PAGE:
American Cruise Lines Names Riverboat America
PHOTO: American Cruise Lines' third riverboat on the Mississippi River will be similar to the American Eagle, pictured. (Courtesy of American Cruise Lines)
American Cruise Lines has named its newest riverboat America. It is scheduled to enter service in early 2016 and will be the company’s third newly built paddlewheeler to operate on the Mississippi River system.
The ship is under construction at Chesapeake Shipbuilding in Salisbury, Md., and is expected to launch into the Wicomico River early next month on its way to the yard’s outfitting basin, where the upper decks and interiors will be completed.
Like its fleetmates, the America will fly the U.S. flag with an American crew. It will be the eighth ship for American Cruise Lines, which is based in Guilford, Conn.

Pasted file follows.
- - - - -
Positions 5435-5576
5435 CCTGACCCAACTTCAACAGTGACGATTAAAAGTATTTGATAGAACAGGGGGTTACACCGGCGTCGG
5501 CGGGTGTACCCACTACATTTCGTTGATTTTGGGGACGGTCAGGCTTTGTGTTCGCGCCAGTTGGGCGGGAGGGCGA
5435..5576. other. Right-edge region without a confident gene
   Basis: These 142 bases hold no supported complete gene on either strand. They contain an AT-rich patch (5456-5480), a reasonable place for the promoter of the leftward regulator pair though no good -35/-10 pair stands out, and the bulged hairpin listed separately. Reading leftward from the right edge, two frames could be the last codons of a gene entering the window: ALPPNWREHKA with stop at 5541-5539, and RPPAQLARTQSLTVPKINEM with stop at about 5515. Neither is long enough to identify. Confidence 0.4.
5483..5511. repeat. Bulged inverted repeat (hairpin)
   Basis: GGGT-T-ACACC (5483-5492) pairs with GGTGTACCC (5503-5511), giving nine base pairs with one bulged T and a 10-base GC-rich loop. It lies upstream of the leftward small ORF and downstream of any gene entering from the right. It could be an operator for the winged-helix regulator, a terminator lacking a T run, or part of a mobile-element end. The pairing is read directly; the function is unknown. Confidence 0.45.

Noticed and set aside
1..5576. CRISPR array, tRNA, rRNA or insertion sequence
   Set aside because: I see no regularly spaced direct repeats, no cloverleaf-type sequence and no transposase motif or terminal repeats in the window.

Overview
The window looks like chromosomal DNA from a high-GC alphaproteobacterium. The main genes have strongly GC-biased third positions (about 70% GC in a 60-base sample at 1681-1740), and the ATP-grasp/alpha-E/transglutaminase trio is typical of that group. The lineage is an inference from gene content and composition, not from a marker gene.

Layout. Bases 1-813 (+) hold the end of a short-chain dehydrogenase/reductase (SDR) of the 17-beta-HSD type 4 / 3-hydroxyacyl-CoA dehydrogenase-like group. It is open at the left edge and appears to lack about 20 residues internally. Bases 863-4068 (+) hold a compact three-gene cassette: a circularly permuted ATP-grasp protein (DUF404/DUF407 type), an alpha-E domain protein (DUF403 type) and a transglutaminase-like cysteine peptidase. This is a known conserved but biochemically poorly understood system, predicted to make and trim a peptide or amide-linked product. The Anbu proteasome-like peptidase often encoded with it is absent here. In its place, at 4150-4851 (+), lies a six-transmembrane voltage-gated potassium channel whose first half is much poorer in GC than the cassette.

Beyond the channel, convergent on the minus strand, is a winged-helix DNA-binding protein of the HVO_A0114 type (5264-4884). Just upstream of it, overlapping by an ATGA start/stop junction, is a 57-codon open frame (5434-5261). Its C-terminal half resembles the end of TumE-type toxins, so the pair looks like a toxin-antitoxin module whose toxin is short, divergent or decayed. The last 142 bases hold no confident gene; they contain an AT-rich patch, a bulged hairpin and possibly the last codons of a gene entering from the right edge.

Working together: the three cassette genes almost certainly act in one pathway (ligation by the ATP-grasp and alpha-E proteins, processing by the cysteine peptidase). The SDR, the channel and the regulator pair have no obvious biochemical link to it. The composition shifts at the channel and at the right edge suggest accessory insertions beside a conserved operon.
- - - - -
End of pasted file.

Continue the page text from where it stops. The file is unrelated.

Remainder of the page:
The new ship will join the 150-passenger American Eagle and Queen of the Mississippi on the Mississippi River system.
American Cruise Lines didn’t reveal more details about the new ship in a press release, but company President Charles A. Robertson previously told TravelPulse it would be slightly larger and accommodate about 185 passengers.
The company also plans to begin operating another riverboat in 2017, and although it hasn’t been revealed where it will sail, the Pacific Northwest is a possibility. American Cruise Lines also previously indicated that some of its new riverboats would be more modern in design, unlike its Victorian-style paddlewheelers.
The company also operates the 120-passenger Queen of the West in the Pacific Northwest, on the Columbia and Snake rivers. That riverboat was acquired and refurbished before joining the American fleet.
In addition, the cruise company also operates four coastal cruise ships accommodating 49 to 104 passengers. Robertson has said he is planning to build another coastal cruiser for American similar to the Pearl Mist, the 210-passenger ship operated by sister company Pearl Seas Cruises.
The Pearl Mist this summer is operating in the Canadian Maritimes, Saint Lawrence Seaway, and the Great Lakes and will move south for the winter, operating Caribbean and Panama Canal/Costa Rica cruises.
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